Finding Your Way into the Food Business
6 steps to getting your food product to market
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5. Pound the pavement
Nobody knows more about your product than you do, so it’s best to get out there and sell it yourself, Purdy says.
“I think every small food manufacturer starts off peddling his own product. When you’re so small, you can’t afford to do it any other way, so schedule appointments with buyers, give a presentation, tell them why your product is better and unique, and let them sample and ask questions.”
Kuahine suggests pitching small mom-and-pop or specialty food stores to get your foot in the door. “Don’t even think of the big-box stores yet, like Sam’s Club and Costco,” he says, “because, chances are, you won’t have the capacity to service a major account like that right out of the gates. It’s one of those things that sounds good on paper, but is much harder to execute.”
As far as buyers for big-box stores are concerned, Kuahine says, it’s all about the numbers. “If the sales aren’t there, they’ll pull your product off the shelf. It’s better to start small and grow steadily than to go big and fall completely off the wagon. To me, one of the worst things you can do is over promise and under deliver, so don’t bite off more than you can chew.”
In the past, Purdy has worked with a distributor but found that, because his dips are unique, they require a lot of product education and pushing to generate sales, “and I just wasn’t getting that kind of attention and commitment from distributors,” he explains. “They’d also add a big markup and it just wasn’t working.”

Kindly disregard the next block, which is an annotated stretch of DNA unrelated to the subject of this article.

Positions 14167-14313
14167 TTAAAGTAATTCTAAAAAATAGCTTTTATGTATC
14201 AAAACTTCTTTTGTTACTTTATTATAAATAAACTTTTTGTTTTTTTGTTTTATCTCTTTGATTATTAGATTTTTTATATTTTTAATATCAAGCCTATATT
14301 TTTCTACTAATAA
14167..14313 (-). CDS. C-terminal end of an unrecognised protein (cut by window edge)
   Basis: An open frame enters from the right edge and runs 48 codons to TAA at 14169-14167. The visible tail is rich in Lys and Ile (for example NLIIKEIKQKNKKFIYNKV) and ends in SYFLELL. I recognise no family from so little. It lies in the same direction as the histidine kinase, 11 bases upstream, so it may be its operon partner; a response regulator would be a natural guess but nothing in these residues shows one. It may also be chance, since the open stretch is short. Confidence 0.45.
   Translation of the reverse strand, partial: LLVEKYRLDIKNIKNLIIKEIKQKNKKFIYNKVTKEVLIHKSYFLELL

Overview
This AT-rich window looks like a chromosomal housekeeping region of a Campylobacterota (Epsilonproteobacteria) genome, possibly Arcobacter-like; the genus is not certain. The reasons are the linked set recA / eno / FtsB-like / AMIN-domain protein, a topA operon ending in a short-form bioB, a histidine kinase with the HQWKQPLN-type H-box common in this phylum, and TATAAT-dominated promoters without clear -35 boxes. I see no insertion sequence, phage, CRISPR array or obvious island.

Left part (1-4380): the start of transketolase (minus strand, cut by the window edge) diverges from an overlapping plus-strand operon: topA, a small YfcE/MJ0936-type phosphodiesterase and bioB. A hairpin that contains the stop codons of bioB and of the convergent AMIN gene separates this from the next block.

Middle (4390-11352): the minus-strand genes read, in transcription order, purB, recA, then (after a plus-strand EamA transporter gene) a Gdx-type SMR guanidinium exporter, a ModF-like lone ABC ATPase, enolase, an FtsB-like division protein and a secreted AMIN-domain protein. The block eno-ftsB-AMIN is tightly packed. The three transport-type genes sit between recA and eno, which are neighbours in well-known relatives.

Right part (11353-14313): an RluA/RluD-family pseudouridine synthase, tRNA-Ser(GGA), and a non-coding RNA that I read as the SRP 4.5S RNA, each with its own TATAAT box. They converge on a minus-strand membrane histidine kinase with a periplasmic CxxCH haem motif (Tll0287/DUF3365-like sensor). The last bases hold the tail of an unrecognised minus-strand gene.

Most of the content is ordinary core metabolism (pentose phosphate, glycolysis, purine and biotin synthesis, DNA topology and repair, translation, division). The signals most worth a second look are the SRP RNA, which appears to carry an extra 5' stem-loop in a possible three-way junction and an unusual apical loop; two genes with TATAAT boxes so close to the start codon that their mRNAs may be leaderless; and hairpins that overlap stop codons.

On the other hand, Kuahine swears by his distributor and says it handles about 80 percent of Pelekunu’s overall sales.
“We’re now in Don Quijote, Marukai, Times, Foodland, Sack N Save and Longs,” he says. “My mentality at one point was that we didn’t need a distributor. I figured I could get the product out on my own at the lowest price, but then I realized that a retailer like Foodland has 30-plus stores and there’s no way I could service all those locations alone.”
The trick, Kuahine says, is not just to find a distributor who will sell your product. “You have to find someone who believes in your product and who you trust.”
Belmont has used a distributor, but has reverted back to selling and servicing his own accounts with the help of his wife.
“It’s tough to sell on your own, but nobody said this job was going to be easy,” he says. “That’s why it’s so important to network and form good relationships with others in the business. I joined trade organizations like the Hawaii Food Manufacturers Association and met a lot of people who referred me to vendors, suppliers and buyers, and I’ve gotten many good leads that have helped boost my business.”
6. Keep it fresh
Even after you’ve developed a strong following and solid vendor list, it’s imperative to keep customers interested.
“When you’re a big-name item, then maybe your product will sell itself, but, for everyone else, you have to keep your products fresh and constantly come up with new ideas to expand and improve,” Purdy says.
Even a big success like McDonald’s rolls out new or seasonal items to engage customers. Purdy says he is constantly experimenting with new flavors and recipes, and his regulars at the farmers markets make it a point to stop by to sample his latest offerings.